Meghan Kozal, Senior Anchor Intern – Communications & Design
In this time of Valentine’s festivities, there is always a multiplicity of commercials advertising rings and ‘I do’ moments, so I wanted to take the time to share my own ‘I do’ moment. This summer in front of a church full of family, I said the words many dream of saying: ‘I do’. No, I am not talking about a wedding, but the Baptism of my godson.
I had the great privilege of becoming a godparent this summer and thus had the opportunity to respond ‘I do’ for my godson, Wyatt, during the renunciation of sin and profession of faith. In this part of the rite of Baptism, before the baby is baptized, the godparents and parents respond ‘I do’ to a series of statements of beliefs on behalf of the infant until they can confirm it themselves as an adult. If the person being baptized is an adult they themselves respond ‘I do’. These statements are heard at different points in the liturgical year as well, such as Easter or the Mass celebrating the Baptism of the Lord, where the congregation is invited to renew their Baptismal promises with an ‘I do’, though this time not necessarily in a white garment.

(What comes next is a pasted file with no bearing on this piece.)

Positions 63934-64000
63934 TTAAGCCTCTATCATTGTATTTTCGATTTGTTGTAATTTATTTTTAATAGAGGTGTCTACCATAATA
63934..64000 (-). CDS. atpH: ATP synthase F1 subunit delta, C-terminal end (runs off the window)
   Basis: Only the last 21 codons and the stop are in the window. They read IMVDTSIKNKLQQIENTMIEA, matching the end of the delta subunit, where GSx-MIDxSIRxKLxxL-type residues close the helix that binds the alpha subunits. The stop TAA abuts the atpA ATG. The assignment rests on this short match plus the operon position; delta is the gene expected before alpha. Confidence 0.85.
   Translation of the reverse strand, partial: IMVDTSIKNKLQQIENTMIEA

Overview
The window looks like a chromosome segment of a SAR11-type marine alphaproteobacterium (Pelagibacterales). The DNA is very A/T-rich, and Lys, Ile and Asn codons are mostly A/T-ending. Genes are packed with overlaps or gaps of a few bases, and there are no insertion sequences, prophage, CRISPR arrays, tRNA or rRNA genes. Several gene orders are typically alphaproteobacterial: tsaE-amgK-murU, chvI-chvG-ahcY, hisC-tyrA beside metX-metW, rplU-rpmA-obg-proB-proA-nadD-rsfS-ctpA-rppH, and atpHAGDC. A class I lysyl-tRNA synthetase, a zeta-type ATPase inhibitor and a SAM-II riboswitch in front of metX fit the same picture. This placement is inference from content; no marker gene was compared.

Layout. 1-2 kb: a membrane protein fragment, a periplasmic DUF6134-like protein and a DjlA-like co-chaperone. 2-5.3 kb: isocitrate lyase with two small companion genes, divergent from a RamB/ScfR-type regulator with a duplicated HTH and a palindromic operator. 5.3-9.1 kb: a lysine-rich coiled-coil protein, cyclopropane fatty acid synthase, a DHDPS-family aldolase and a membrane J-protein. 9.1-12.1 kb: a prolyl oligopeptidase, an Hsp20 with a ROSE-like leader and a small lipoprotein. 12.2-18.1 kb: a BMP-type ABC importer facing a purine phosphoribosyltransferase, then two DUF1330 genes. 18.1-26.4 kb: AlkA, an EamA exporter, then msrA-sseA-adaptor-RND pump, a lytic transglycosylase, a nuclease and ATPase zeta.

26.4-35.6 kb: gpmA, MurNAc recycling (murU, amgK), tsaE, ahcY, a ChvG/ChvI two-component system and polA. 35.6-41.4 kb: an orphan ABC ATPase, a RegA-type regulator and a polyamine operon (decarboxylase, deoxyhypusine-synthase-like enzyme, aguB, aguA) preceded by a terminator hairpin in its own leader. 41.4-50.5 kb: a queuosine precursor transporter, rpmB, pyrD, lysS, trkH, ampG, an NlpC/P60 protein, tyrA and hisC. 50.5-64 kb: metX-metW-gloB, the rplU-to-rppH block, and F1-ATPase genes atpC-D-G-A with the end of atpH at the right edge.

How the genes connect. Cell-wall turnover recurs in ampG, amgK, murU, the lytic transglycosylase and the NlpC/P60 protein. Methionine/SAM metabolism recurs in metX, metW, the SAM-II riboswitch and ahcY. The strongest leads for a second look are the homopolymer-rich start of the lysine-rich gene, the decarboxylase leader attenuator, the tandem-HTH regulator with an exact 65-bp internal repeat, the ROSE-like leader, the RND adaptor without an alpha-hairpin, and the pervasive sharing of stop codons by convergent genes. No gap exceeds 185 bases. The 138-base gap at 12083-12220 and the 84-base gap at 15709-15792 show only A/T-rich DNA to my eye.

Since Wyatt’s Baptism this summer, I have been more aware of the actions in the sacrament of Baptism as I found myself an active participant in a new way. It is a sacrament that occurs fairly frequently within my home parish, as babies are baptized during the regular Mass times and paraded around the entire church to be fully welcomed by the congregation. This has allowed me to continue to say ‘I do’ alongside the parents and godparents, renewing my Baptismal promises throughout the year. In doing so frequently, I have had the time to reflect on the importance of the words to a greater extent.